The next morning, albeit groggy at 8am, came around and The Chad addressed my frustrations from the previous evening. He knew I was pissed and uneasy. Realization struck me that our refrigerator friends felt suffocating that evening as opposed to our Facebook friends.
Another moment of sadness, rivaled by disappointment and perplexity. What happened? What happened to just being goobers? What happened to our friendship? When did everything change? Did I change? Did we all change? During that moment I questioned if maybe we created something amongst our friendship with our fridge buddies that would generate this type of uneasiness? Did we spawn the need for facades? One ups? Minutiae? Or was it that they changed? Or was I uber sensitive?
Unable to pinpoint the genesis of the situation I also began to consider the newness of our Facebook friends. Could this be like a courting in a new relationship? A honeymoon phase? No. More so I had the realization that I could be more vulnerable, and felt safe in my vulnerability, with Facebook friends over my fridge friends. Speaking singularly, I could not express the joy I felt in having good old fashioned goofy fun. No pretenses. No rubbish. No imaginary competition in which I didn’t know I was competing.
Feeling to be at an impasse I struggle for the next steps. What comes next and is there anything to come next at all? Part of me says let it be and the other part says to fix whatever may be lurking beneath the surface to cause this uneasiness. Part of me says what would it matter, why bother, and the other part says because we have been friends for ages.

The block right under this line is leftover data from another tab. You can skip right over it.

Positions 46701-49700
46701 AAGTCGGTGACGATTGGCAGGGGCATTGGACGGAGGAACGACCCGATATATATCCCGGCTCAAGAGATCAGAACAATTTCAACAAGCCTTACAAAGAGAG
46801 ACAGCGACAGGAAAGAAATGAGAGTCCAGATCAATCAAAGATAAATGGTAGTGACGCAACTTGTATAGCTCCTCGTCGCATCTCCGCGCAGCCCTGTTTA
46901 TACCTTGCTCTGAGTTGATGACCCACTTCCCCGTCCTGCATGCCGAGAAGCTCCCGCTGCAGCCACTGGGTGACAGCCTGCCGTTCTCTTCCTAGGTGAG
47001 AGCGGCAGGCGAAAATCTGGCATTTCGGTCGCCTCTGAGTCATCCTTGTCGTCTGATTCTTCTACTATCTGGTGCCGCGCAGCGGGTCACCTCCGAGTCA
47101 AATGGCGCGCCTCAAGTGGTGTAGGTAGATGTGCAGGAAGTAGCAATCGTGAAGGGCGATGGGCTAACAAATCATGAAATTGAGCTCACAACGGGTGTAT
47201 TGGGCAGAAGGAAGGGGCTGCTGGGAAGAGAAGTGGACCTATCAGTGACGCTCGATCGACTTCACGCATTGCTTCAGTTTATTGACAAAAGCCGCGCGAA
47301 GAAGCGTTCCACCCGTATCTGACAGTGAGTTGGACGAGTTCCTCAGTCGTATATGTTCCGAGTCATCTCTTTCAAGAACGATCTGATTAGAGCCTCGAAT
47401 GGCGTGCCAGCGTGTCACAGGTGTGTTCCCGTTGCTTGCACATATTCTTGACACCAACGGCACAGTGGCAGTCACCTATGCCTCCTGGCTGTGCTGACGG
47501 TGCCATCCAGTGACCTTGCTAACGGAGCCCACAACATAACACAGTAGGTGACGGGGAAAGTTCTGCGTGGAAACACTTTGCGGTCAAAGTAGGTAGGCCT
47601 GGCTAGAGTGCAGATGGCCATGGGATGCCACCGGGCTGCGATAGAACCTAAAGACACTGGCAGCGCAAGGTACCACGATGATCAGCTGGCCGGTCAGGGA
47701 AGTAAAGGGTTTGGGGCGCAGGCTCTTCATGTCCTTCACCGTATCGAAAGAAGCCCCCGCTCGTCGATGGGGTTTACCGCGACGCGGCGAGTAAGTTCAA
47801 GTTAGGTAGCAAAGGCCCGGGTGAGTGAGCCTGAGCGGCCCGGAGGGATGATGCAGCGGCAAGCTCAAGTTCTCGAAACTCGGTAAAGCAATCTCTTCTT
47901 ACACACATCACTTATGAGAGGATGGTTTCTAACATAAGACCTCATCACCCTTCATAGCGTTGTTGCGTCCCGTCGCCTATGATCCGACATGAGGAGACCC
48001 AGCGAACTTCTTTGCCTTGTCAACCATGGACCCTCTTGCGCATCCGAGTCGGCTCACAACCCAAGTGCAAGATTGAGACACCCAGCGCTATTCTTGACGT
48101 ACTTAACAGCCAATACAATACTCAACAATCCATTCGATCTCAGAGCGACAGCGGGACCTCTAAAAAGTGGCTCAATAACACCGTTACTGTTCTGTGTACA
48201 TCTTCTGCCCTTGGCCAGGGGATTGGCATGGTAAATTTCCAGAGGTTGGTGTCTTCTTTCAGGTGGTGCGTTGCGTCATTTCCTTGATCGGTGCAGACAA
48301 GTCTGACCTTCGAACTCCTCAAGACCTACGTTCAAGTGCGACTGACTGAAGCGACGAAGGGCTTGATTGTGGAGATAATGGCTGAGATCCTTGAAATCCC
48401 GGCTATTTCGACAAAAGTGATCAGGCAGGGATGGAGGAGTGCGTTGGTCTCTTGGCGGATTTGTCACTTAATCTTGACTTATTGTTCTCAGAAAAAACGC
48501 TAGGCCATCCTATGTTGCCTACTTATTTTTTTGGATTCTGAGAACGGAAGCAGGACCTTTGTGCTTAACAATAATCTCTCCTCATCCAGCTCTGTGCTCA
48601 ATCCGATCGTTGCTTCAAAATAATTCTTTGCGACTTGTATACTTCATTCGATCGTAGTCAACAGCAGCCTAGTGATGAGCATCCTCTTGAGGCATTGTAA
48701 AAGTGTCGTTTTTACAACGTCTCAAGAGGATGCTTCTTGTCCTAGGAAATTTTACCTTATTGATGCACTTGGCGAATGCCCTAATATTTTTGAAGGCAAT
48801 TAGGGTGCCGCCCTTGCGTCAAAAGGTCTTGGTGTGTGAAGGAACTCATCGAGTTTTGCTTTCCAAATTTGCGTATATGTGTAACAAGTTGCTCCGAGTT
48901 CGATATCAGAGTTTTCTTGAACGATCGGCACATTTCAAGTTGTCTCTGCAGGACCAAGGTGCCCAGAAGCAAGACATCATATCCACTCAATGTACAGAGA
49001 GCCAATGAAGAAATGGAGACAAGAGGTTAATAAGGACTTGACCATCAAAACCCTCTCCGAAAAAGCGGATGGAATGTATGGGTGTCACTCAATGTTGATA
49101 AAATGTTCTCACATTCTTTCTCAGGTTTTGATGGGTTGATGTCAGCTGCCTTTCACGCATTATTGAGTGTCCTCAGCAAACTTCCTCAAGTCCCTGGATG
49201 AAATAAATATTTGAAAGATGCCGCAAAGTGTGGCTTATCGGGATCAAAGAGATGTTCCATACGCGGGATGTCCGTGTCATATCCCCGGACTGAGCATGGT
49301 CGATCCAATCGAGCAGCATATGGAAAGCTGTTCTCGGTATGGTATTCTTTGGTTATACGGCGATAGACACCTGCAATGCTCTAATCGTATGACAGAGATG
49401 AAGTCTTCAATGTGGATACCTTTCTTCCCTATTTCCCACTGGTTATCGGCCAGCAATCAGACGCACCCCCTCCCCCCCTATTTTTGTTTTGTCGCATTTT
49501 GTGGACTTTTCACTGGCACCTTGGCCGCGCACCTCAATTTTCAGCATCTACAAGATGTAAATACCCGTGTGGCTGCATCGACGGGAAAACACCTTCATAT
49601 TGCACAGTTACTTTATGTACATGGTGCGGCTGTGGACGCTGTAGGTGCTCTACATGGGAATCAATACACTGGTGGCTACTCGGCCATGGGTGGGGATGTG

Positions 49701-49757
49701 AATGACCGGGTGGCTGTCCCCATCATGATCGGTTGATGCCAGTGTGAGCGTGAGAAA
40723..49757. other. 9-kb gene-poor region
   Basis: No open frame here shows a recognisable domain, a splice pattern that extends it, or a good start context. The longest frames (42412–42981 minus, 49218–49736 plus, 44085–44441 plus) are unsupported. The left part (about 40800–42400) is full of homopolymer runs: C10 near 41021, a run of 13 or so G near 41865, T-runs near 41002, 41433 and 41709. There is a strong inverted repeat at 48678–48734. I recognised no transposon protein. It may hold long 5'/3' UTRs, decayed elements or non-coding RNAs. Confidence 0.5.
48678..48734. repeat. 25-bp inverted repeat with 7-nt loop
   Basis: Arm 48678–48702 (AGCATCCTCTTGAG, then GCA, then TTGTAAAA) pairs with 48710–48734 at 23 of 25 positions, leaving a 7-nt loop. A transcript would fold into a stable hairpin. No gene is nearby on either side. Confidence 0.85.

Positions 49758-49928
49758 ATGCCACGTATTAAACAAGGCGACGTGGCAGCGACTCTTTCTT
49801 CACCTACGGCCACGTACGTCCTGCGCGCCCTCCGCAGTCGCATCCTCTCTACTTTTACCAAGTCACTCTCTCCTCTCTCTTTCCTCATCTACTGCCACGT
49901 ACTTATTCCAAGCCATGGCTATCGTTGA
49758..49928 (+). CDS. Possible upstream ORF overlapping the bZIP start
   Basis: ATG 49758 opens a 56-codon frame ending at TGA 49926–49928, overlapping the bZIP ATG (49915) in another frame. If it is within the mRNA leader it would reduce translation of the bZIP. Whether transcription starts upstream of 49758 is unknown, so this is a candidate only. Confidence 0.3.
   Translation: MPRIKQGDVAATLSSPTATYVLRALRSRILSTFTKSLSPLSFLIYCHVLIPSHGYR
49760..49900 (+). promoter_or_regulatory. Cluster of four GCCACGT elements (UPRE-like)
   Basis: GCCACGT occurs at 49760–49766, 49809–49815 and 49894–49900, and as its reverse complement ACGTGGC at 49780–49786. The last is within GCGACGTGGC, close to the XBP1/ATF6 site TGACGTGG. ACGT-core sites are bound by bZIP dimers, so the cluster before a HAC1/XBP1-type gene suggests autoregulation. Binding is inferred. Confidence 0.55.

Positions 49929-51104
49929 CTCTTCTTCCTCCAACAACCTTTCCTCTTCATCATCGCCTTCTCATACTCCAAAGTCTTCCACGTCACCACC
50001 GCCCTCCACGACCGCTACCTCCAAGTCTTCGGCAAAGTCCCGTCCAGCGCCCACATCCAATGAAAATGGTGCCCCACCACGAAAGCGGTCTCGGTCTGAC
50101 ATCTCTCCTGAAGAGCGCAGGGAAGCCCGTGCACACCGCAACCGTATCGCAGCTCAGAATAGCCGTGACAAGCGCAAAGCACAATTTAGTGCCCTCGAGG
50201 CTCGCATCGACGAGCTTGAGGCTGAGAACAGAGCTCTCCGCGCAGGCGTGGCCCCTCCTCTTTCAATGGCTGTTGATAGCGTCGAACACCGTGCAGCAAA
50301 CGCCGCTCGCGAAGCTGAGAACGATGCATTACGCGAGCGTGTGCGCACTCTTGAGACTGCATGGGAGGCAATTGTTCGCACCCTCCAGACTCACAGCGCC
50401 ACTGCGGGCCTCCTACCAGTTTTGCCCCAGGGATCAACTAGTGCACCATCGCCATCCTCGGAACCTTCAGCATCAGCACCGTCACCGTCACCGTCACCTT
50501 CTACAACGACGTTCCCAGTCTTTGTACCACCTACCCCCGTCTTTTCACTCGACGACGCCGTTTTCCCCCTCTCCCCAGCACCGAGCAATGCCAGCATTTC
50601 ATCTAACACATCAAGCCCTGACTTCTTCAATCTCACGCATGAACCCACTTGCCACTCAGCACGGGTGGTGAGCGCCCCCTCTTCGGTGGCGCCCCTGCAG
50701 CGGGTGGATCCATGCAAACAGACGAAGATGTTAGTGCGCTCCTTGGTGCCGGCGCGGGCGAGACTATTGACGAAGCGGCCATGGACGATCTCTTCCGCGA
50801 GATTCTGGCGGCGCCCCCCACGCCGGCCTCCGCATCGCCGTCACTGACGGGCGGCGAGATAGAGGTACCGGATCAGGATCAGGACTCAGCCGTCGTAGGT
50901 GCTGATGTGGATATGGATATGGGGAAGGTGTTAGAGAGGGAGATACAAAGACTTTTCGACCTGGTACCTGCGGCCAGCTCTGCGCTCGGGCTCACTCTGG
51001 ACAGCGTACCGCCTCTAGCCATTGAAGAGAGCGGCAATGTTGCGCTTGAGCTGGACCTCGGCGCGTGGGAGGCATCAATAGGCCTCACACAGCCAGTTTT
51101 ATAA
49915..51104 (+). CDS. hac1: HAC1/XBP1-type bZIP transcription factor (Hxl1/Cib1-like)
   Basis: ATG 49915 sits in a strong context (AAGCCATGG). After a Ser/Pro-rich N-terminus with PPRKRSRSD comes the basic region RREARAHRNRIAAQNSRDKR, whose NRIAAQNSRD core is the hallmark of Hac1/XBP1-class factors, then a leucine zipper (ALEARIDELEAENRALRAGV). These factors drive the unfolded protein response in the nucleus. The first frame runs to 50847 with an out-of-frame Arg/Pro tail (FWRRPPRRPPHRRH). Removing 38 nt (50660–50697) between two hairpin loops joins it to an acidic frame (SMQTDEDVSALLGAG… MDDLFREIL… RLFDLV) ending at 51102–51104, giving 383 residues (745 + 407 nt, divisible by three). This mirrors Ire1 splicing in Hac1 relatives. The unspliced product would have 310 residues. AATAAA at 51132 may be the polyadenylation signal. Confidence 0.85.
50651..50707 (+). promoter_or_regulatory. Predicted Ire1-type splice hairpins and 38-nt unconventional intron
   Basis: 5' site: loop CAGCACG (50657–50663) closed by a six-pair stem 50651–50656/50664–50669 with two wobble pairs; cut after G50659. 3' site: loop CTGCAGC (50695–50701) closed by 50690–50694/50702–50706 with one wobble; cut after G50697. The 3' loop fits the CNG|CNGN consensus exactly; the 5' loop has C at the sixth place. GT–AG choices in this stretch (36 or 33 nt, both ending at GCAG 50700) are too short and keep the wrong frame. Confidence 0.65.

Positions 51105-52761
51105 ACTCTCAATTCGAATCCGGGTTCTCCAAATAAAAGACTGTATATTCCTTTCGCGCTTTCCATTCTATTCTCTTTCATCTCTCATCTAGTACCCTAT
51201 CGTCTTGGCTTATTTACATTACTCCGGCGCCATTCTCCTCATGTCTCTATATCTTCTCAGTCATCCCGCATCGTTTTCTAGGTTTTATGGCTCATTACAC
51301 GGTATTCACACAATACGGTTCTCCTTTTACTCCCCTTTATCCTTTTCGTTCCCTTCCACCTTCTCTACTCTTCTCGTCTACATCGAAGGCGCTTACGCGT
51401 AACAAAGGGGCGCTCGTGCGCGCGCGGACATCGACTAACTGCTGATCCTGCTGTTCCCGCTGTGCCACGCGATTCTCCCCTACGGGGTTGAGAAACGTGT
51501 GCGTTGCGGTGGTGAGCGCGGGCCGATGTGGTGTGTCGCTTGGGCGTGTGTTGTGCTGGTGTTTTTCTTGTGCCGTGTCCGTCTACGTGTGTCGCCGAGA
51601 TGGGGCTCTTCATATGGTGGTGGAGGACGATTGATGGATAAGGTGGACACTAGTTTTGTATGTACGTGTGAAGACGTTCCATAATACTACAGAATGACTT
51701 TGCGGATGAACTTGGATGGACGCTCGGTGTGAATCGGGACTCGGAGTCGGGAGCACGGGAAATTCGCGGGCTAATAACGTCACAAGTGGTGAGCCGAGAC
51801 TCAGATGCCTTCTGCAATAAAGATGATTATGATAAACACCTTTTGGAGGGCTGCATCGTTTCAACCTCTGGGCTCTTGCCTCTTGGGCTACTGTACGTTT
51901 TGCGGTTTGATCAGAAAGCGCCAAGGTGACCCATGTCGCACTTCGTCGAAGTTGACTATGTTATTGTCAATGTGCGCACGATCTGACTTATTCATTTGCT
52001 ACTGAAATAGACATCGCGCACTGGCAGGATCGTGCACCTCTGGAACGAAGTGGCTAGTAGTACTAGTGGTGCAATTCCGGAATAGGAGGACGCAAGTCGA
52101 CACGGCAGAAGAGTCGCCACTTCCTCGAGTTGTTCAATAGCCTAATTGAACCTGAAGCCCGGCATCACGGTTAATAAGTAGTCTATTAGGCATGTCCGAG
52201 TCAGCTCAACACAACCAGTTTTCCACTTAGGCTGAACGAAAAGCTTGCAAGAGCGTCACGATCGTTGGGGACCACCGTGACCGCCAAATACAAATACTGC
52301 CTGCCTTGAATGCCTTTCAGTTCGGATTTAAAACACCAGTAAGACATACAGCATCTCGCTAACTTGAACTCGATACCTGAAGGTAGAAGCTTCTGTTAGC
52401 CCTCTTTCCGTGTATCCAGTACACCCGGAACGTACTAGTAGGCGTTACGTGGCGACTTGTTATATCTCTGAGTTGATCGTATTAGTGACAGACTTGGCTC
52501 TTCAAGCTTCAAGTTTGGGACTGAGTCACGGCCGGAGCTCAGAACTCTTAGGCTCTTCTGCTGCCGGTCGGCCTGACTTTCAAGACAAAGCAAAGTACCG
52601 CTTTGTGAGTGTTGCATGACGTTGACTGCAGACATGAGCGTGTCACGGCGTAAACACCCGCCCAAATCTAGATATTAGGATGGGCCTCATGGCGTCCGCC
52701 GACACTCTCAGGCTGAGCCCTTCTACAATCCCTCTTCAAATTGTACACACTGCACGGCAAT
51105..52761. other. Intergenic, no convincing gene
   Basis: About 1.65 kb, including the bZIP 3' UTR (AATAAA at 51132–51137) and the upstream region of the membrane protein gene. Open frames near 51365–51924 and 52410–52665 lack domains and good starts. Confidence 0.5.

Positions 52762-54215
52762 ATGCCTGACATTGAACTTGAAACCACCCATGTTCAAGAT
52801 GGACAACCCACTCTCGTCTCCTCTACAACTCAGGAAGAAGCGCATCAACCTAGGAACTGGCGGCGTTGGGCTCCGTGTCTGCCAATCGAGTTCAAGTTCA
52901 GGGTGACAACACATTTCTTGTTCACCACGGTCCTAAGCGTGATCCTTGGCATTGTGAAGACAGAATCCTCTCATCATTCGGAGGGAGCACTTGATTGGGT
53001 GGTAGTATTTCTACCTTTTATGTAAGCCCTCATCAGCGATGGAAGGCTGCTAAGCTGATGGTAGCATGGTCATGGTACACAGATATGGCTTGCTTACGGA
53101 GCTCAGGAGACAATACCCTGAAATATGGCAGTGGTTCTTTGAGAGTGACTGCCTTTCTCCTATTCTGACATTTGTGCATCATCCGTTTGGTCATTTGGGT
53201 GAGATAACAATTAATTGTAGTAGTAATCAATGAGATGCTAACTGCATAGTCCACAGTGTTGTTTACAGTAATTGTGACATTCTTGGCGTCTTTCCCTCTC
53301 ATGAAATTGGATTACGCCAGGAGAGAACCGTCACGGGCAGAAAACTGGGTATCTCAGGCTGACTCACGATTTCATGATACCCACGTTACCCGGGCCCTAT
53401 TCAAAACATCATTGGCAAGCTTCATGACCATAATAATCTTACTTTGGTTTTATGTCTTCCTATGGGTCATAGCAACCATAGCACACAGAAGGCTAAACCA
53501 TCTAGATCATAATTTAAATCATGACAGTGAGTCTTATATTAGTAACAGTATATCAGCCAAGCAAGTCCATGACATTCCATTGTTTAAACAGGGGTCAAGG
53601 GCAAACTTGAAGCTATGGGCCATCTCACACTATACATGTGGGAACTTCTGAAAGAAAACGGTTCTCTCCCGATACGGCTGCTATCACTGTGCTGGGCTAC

Has the advancement of social media interaction through Facebook changed who we really consider friends? Have we allowed ourselves to become so vulnerable in the interwebs and virtual arenas that we have blurred the lines of meaningful relationships? Or is it that some people do change, others not as much and we realize that through change we find these are not the people we once knew to be our inner circle.
Social media, Facebook, have these mediums caused an evolution of sorts in how we look to and at one another? Are we treating our relationships like Facebook posts? Where if they are not “like” or “share” worthy we merely don’t bother to invest in these friendships on a meaningful plane? We just unfriend? Unfollow. Or are we investing purely for our social status or following? How many of your friends would you be comfortable with visiting your home and perusing through your bathroom cabinets and or helping themselves to food in the fridge? Who do you call your refrigerator friends?
2 Replies to “Refrigerator Friends and Facebook Friends”
I can’t comment about FB friends because I have acquaintances more then friendships on social media thus far. However, we do have ‘refrigerator friends’. Several, in fact. Two of them are our daughters’ godparents – very close friends of ours that are more family than anyone else – including FAMILY.
You know Jenine it’s interesting because mine were the same; acquaintances or coworkers. I’m finding how friendships can be built through online networking. I also found validity in this post. Oddly enough because I wrote this more out of sadness that we all value relationships and friendships so VERY differently.